NEW YORK (MainStreet) — The price of happiness depends a lot on where you live, according to a new report by the investment group Advisor Perspectives. The analysis is based on the now-famous work by Princeton researchers Daniel Kahneman and Angus Deaton, who found that higher incomes only make people happier to a point. Up to about $75,000 per year, the more a household earns, the happier people are. After that benchmark, however, additional income "buys life satisfaction but not happiness."

The team separated these two issues by distinguishing fun from happiness. More money still leads people to have more life experiences and greater satisfaction with their accomplishments, but it doesn't give them greater emotional well-being. They take the same amount of joy from their lives, even while doing more.

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The recently released work by Doug Short, vice president of research with Advisor Perspectives, says that there's an enormous amount of variation around this $75,000 benchmark depending on where you live. At the low end, people in Mississippi reach their "happiness benchmark" (the point past which more money doesn't improve emotional well-being) at $65,850. In Hawaii, at the highest end of the spectrum, it costs $122,175. Most states still hover around the $75,000 proposed by Kahneman and Deaton. Here's how America's cost-of-happiness breaks down state by state:

  • Alabama – $69,300
  • Alaska – $98,850
  • Arizona – $76,350
  • Arkansas – $69,375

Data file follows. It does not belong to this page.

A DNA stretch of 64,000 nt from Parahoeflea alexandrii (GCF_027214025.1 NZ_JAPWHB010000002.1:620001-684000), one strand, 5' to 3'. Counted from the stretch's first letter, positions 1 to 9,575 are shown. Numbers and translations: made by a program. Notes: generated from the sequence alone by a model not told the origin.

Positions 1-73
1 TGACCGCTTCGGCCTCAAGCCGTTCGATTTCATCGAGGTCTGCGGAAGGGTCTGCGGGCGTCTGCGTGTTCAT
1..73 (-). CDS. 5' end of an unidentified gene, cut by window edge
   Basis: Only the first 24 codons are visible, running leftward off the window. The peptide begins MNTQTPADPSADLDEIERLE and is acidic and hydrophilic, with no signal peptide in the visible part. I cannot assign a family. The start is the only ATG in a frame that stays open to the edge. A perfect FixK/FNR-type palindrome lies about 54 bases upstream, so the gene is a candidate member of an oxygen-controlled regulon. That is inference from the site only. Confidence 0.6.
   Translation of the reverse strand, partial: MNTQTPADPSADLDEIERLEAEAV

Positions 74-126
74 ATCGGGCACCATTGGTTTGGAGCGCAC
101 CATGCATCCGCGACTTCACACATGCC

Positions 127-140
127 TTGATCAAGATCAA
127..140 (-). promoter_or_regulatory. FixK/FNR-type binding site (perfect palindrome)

• California – $95,325
  • Colorado – $75,300
  • Connecticut – $93,900
  • D.C. – $104,700
  • Delaware – $79,275
  • Florida – $74,775
  • Georgia – $69,525
  • Hawaii – $122,175
  • Idaho – $70,650
  • Illinois – $71,625
  • Indiana – $68,025
  • Iowa – $69,375
  • Kansas – $68,475
  • Kentucky – $67,500
  • Louisiana – $71,475
  • Maine – $82,275
  • Maryland – $88,275
  • Massachusetts – $90,975
  • Michigan – $70,425
  • Minnesota – $76,350
  • Mississippi – $65,850
  • Missouri – $70,275
  • Montana – $73,950
  • Nebraska – $68,775
  • Nevada – $75,150
  • New Hampshire – $87,075
  • New Jersey – $95,700
  • New Mexico – $70,050
  • New York – $99,150
  • North Carolina – $73,350
  • North Dakota – $75,300
  • Ohio – $70,575
  • Oklahoma – $67,800
  • Oregon – $91,275
  • Pennsylvania – $76,200
  • Rhode Island – $90,675
  • South Carolina – $72,075
  • South Dakota – $73,725
  • Tennessee – $67,275
  • Texas – $69,600
  • Utah – $69,750
  • Vermont – $87,900
  • Virginia – $72,750
  • Washington – $76,950
  • West Virginia – $73,950
  • Wisconsin – $74,100
  • Wyoming – $69,900

Overall, $75,000 still seems to be a good average for national cost-of-happiness even years after the original study. A household that earns that much can generally pay its bills without worrying about major financial distress. Once money stops being a source of stress, though, people start to focus on other parts of their life.

Also, as Short takes pains to point out, "day-to-day contentment is greatly influenced by how we see ourselves in relation to others," helping to explain why more affluent states demand higher incomes before people consider themselves happy. The more money your neighbors make, the more it will cost to feel like you can keep up.

--Written for MainStreet by Eric Reed, a freelance journalist who writes frequently on the subjects of career and travel. You can read more of his work at his website www.wanderinglawyer.com.